HELLBOY AND THE B.P.R.D.: 1953--THE WITCH TREE & RAWHEAD AND BLOODY BONES
Review by Paul Fiander
Writer: Mike Mignola
Artist: Ben Stenbeck
Colorist: Dave Stewart
Cover Artist: Mike Mignola
Letterer; Clem Robbins
Published by Dark Horse
This two parter follows Hellboy and Dr Bruttenholm and their adventures in England. The main story is called The Witch Tree which is also the title of the issue with a smaller story called Rawhead and Bloody Bones making up the second part of the issue.
We still have the younger inexperienced Hellboy as our focus and even with the presence of “Father” his youthful exuberance is evident. This is one of the main attractions to this series as Mignola helps to bring a different Hellboy to the page both in narrative and with the skills of Ben Stenbeck in visual styling as well. This is a lightweight Hellboy, who although tall lacks the physical presence we have seen in previous stories outside of this series. Stenbeck is coloured by the fantastic Dave Stewart and the two of them create a visual feast that deserves a lot of plaudits. The foes we meet are beautifully drawn generally consisting a startling appearance with a varied palette of colours to complete the effect.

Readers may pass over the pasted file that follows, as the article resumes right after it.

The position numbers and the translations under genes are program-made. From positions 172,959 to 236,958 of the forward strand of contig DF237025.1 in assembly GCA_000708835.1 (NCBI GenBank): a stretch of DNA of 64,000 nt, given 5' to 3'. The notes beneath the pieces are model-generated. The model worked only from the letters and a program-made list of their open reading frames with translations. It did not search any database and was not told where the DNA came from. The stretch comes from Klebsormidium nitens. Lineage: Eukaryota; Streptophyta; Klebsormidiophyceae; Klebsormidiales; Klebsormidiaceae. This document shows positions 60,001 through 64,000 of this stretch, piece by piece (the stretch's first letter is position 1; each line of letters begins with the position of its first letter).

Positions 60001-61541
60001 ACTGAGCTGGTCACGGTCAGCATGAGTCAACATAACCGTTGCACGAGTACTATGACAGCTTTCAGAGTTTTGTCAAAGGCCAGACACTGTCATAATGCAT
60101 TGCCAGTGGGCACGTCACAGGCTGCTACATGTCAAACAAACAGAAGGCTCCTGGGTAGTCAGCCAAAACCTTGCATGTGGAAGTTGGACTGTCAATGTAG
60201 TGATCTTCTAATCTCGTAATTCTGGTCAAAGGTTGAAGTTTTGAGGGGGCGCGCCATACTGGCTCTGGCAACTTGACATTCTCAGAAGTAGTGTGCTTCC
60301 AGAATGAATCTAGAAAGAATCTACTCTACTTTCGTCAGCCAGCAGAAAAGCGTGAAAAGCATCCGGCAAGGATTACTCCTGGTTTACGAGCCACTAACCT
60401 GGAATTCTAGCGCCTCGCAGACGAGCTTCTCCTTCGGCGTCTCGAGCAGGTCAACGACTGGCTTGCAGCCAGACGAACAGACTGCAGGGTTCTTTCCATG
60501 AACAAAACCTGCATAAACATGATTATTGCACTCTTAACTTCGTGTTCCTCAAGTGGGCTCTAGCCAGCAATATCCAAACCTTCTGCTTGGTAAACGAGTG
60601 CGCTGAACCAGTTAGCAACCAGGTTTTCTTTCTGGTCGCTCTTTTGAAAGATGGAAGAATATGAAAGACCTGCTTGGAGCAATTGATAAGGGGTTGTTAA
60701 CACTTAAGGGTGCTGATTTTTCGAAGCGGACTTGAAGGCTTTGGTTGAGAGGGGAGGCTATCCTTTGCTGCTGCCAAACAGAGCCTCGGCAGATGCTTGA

On the letters side Clem Robbins creates an easily identifiable script to read. The thin letters have a slight flair but can easily be consumed even on a smaller (7 inch) tablet though my preference is for a larger screen. This point can often be overlooked but an easily read lettering system is hugely important to the creation of a great reader experience.
The stories themselves are investigations into the occult as you would expect. They have some similarities and end on a surprising note, thankfully although short they do not feel rushed even if Rawhead only consists of 6 pages. Infact I could easily see the Rawhead story in Dark Horse Presents which is probably where Mignola has honed this type of short form storytelling.
It's wonderful to see the series in England, you can feel the history of the country flowing through the pages from the townsfolk to the landscapes. Mignola uses a historical figure for the Witch Tree to help explain its presence giving the story some weight. Whereas the second story is set in a pub and apart from a distinct lack of rain I'm not sure how much more English you can get than that.
If you are new to Hellboy then this acts as nice one (or two as the case may be) and done, though at this point I will say come on this is one of the most accessible characters and series in comics. For those who already appreciate this fact you will find a refreshing look at Big Red that acts as a very nice post Halloween tale of things that go bump in the night.